According to the UN refugee agency, Germany hosted around 1.3 million refugees and asylum seekers (RAS) at the end of 2021.1 Recent meta-analytic data for 12 002 RAS indicated pooled prevalence rates of 29.9% for trauma-related symptoms and 39.8% for depressive symptoms.Reference Hoell, Kourmpeli, Salize, Heinz, Padberg and Habel2 According to contemporary frameworks of refugee experience, mental health is both an outcome of various interdependent pre-, peri- and post-displacement stressors and represents a prerequisite for psychosocial well-being, social participation and successful integration within the host country.Reference Miller and Rasmussen3,Reference Walther, Kroger, Tibubos, Ta, von Scheve and Schupp4 Although a large number of publications have acknowledged mental health needs in RAS, there is insufficient provision of accessible and culturally sensitive mental health services.5,Reference Führer, Niedermaier, Kalfa, Mikolajczyk and Wienke6 In addition, RAS encounter multiple barriers to accessing mental health resources within the German healthcare system compared with those experienced by German residents, including long waiting times for specialised services, reimbursement of costs for interpreters and transport, limited access to psychotherapy owing to legislation and insufficient cooperation between service providers.Reference Boettcher, Nowak and Neuner7Reference Silove, Ventevogel and Rees9 Unmet mental health needs may entail the risk of symptom deterioration and chronic courses, leading to insufficient social participation, work absenteeism, unemployment and poverty in RAS.Reference Ngui, Khasakhala, Ndetei and Roberts10 From a health-economic perspective, insufficient and inefficient allocation of healthcare resources leads to situations where migrants are overrepresented in emergency care settings and forensic or acute psychiatry while being underrepresented in out-patient (subsequent) treatments, rehabilitative services and psychotherapeutic settings.Reference Crede, Such and Mason11Reference Niedermaier, Freiberg, Tiller, Wienke and Führer14

Against this background, the Mental Health in Refugees and Asylum Seekers (MEHIRA) study was conducted between 2018 and 2020 in seven German university hospitals.Reference Böge, Karnouk, Hahn, Schneider, Habel and Banaschewski15,Reference Böge, Karnouk, Hoell, Tschorn, Kamp-Becker and Padberg16 The trial was designed to optimise resource allocation and facilitate access to healthcare for RAS by implementing a stratified stepped and collaborative care model (SCCM) for the treatment of depressive symptoms and comparing with to treatment as usual (TAU). The main analysis of pre-defined primary and secondary outcomes was published in 2022, reporting significant effects in favour of the SCCM for effectiveness and cost-effectiveness across all levels and interventions.Reference Böge, Karnouk, Hoell, Tschorn, Kamp-Becker and Padberg16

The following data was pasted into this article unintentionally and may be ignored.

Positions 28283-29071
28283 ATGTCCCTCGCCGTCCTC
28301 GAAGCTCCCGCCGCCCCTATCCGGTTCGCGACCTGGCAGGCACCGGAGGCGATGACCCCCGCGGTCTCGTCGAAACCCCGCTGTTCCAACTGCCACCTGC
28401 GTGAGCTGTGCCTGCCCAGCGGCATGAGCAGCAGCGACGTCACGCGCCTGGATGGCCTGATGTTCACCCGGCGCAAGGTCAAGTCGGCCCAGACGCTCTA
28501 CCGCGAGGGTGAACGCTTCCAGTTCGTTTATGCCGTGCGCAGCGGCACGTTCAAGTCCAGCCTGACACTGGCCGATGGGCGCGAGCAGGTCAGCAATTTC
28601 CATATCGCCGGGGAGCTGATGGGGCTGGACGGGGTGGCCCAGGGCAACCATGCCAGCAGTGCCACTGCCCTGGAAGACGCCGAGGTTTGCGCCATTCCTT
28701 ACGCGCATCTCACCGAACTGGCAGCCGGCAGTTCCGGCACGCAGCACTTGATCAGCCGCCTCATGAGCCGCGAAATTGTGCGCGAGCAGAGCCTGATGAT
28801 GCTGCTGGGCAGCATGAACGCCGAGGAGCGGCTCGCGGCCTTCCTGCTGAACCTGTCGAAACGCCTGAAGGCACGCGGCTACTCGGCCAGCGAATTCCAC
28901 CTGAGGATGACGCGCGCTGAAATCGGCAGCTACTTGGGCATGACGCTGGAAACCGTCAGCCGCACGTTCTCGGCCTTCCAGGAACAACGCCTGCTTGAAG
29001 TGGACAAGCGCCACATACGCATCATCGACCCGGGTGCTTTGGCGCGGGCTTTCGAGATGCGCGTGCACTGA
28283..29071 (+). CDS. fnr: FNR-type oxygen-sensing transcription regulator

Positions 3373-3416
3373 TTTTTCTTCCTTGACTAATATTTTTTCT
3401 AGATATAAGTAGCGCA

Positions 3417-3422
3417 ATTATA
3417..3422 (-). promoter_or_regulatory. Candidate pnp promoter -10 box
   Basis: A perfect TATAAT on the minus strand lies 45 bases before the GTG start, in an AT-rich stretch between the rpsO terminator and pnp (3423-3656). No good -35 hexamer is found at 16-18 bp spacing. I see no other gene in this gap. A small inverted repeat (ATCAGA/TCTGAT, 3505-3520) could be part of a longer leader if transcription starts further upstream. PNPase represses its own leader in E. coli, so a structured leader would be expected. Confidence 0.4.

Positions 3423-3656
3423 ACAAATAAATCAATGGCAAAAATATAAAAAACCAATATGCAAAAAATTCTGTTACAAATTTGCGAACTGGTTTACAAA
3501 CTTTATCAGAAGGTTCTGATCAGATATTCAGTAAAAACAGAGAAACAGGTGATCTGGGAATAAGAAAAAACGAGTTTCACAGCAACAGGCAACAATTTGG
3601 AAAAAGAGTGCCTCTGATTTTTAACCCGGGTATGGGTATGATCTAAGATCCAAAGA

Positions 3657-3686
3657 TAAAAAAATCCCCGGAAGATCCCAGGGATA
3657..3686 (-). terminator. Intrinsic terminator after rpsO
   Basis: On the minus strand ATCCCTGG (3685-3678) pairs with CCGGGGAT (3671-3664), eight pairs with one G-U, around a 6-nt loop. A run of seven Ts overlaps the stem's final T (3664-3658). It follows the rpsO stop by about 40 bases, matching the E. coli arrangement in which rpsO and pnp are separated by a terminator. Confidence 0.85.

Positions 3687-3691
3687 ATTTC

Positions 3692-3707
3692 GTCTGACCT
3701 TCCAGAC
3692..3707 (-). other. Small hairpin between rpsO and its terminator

Here, we present a post hoc analysis of cost-effectiveness for the group psychotherapy intervention called Empowerment Reference Wiechers, Übleis and Padberg17 (i.e. level 3 of the SCCM for adults) compared with TAU. Given the scarcity of tailored culturally sensitive mental health resources in the German healthcare system, we aimed to gather intervention-specific information that would reach beyond the overarching question of whether a stepped care approach is suitable for introduction in the treatment of RAS. The main publication provided evidence for the effectiveness of care coordination with smooth transitions between a set of tailored interventions adjusted for symptom severity.Reference Böge, Karnouk, Hoell, Tschorn, Kamp-Becker and Padberg16 It did not include an in-depth evaluation of the single and innovative components currently not included in the reimbursement scheme of the mental healthcare system in Germany. There are first indications that Empowerment is an effective, stand-alone treatment for refugeesReference Wiechers, Strupf, Bajbouj, Böge, Karnouk and Goerigk18,Reference Strupf, Wiechers, Bajbouj, Böge, Karnouk and Goerigk19 that could be delivered by multiple service providers with a range of qualifications in diverse settings, for instance, practising psychotherapists in out-patient care, social workers in refugee reception centres or mental health staff in in-patient psychiatry. Thus, an (explorative) analysis of the health economical parameters is of high relevance from both clinical and healthcare providers’ perspectives. Tailored interventions for RAS such as group psychotherapy might be cost-effectiveReference Huntley, Araya and Salisbury20 while saving resources in adjacent healthcare sectors (e.g. emergency care) and reducing costs associated with future mental healthcare. The Empowerment intervention incorporates these requirements by designing a treatment for affective disorders that builds on existing resources and strengthens self-help skills among participants.Reference Wiechers, Übleis and Padberg17 The aim of this study was to investigate the costs and cost-effectiveness of the Empowerment intervention compared with TAU. Furthermore, we evaluated the impact of this target-oriented programme on the consumption of (mental) health resources by RAS after 1 year.

Method

Setting, design and participants

This was a post hoc cost-effectiveness analysis of the level 3 intervention (i.e. Empowerment group psychotherapy) from the multicentre randomised controlled trial (RCT) MEHIRA.Reference Böge, Karnouk, Hahn, Schneider, Habel and Banaschewski15,Reference Böge, Karnouk, Hoell, Tschorn, Kamp-Becker and Padberg16 The trial was observer-blinded, and randomisation to SCCM or TAU was performed using a 1:1 fixed block size randomisation scheme carried out before the severity of depression had been assessed for any participant. Then, participants were assigned to one of the four levels of SCCM according to their depression severity at baseline, as measured with the nine-item Patient Health Questionnaire (PHQ-9).Reference Kroenke, Spitzer and Williams21